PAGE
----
A new Microsoft blog is giving employees a way to tell their stories about taking products to open source. It’s called Microsoft Open Source Stories, of course.
“We’re enabling teams to tell their ‘open source journey’ stories at Microsoft using our new Medium publication,” Microsoft’s Dmitry Lyalin told me. “So far, three stories are live … We hope to tell over 20 stories through this process as we have had a lot of great stuff hidden behind the firewall.”
The three stories available so far are:
“Roslyn is the codename-that-stuck for the open-source compiler for C# and Visual Basic.NET. Here’s how it started in the deepest darkness of last decade’s corporate Microsoft, and became an open source, cross-platform, public language engine for all things C# (and VB).”
“It was April, 3rd 2014 when Anders Hejlsberg, father of the C# language, got on stage during the keynote at the Build conference in San Francisco and released the .NET Compiler Platform (‘Roslyn’) as open source and made the first pull request. That same keynote, Scott Guthrie, Executive Vice President of Cloud & Enterprise group and one of the original creators of the ASP.NET web stack, announced the creation of the .NET Foundation. This was a pivotal point in .NET’s open source journey which spawned the avalanche of releasing software as open source at Microsoft. This is the story of the .NET Foundation.”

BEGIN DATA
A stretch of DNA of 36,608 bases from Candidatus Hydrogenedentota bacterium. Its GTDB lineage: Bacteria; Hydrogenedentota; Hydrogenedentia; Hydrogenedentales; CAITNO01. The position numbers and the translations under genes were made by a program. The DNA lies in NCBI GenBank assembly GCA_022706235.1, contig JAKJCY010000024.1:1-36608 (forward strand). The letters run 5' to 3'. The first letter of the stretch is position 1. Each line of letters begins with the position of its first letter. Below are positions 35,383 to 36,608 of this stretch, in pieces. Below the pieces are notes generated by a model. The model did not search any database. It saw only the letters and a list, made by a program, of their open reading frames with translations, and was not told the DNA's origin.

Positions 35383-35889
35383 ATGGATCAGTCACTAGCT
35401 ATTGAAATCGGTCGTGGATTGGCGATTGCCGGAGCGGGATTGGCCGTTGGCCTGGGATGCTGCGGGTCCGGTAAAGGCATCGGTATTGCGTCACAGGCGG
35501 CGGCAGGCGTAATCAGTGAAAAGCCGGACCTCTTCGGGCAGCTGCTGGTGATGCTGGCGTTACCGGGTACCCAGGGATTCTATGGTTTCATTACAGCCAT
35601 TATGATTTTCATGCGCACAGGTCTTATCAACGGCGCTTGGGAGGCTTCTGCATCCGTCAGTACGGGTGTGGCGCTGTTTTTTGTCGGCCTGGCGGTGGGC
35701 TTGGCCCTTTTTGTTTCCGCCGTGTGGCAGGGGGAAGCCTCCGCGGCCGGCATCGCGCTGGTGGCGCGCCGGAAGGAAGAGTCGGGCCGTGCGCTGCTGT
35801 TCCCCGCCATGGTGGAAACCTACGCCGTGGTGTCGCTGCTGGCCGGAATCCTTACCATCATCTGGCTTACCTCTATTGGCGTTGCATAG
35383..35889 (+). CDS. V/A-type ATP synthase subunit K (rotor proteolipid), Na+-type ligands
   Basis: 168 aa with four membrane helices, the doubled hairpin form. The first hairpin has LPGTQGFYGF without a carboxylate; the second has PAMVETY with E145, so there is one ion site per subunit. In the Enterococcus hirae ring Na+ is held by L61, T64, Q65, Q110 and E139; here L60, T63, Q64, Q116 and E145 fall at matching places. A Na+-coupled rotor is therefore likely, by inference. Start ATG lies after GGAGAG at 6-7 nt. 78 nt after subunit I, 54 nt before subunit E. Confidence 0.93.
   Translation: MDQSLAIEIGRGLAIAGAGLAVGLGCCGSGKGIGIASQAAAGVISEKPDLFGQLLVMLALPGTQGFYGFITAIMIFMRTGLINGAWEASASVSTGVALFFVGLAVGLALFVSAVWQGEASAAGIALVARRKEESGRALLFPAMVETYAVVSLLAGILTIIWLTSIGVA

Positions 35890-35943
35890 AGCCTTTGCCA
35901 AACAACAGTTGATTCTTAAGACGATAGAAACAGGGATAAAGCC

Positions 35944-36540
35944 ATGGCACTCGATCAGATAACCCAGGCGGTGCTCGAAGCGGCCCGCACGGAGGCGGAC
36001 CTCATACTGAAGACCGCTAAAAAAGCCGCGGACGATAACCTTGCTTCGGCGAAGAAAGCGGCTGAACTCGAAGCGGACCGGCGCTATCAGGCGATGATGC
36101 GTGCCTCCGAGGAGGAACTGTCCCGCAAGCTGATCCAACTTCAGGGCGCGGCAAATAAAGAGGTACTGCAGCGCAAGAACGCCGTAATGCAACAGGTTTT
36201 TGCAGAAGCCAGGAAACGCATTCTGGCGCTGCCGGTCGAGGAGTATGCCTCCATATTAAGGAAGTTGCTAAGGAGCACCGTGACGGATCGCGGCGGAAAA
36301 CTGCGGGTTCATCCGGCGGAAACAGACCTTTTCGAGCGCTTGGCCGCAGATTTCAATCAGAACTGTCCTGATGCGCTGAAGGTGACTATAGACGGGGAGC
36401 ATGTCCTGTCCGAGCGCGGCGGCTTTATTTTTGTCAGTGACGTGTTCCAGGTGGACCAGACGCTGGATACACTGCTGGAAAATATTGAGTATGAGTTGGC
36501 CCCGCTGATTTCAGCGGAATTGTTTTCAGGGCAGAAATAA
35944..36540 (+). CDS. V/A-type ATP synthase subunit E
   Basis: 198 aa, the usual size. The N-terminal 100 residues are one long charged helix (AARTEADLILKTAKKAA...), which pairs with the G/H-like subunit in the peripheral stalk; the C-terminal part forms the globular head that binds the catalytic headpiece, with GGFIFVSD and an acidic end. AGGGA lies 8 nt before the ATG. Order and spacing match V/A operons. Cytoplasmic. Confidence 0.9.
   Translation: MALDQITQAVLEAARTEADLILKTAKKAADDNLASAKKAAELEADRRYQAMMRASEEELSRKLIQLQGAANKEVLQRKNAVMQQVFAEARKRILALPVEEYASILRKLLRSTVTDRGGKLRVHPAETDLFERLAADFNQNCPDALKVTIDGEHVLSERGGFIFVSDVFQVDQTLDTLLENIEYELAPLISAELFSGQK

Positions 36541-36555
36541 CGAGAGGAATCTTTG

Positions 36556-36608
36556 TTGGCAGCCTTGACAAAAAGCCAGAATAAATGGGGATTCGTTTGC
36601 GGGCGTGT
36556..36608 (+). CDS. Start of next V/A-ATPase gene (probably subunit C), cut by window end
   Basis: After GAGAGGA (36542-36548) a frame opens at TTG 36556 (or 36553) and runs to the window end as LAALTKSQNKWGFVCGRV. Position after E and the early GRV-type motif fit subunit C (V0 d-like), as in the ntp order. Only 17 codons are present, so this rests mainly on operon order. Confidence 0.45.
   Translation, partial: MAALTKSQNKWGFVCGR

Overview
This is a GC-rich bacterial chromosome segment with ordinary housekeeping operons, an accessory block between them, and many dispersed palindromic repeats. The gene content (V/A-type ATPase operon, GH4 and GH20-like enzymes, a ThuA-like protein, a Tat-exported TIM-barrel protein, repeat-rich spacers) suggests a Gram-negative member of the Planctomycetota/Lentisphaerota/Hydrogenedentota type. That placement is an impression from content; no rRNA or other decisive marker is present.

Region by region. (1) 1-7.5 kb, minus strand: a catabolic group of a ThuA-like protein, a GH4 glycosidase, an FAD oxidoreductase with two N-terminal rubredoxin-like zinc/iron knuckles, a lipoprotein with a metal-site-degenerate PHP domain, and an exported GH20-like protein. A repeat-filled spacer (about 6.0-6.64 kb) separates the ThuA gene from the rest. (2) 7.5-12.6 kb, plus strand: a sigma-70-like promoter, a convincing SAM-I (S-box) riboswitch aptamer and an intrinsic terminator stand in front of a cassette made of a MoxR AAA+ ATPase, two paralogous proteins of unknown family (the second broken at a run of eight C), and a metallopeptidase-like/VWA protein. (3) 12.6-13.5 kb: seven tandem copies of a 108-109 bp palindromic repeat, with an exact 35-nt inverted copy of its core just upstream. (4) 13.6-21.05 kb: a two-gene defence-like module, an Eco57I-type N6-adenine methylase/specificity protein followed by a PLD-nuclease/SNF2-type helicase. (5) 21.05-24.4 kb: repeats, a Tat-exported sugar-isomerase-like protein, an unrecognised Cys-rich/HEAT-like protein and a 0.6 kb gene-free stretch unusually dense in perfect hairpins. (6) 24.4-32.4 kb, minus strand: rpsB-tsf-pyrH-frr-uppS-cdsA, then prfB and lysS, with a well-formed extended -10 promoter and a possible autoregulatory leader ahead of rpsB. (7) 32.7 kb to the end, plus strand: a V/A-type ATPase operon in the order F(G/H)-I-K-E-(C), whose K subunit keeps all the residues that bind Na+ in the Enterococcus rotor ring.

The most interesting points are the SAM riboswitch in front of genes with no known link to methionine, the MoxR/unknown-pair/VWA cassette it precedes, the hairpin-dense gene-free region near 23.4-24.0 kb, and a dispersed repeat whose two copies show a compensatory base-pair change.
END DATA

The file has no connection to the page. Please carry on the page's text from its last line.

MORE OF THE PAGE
“Python is an important piece of Microsoft’s future in the cloud, being one of the essential languages for services and teams to support, as well as the most popular choice for the rapidly growing field of data science and analytics both inside and outside of the company. But Python hasn’t always had such a prestigious position around Microsoft.”
Great reading! I can’t wait to see more.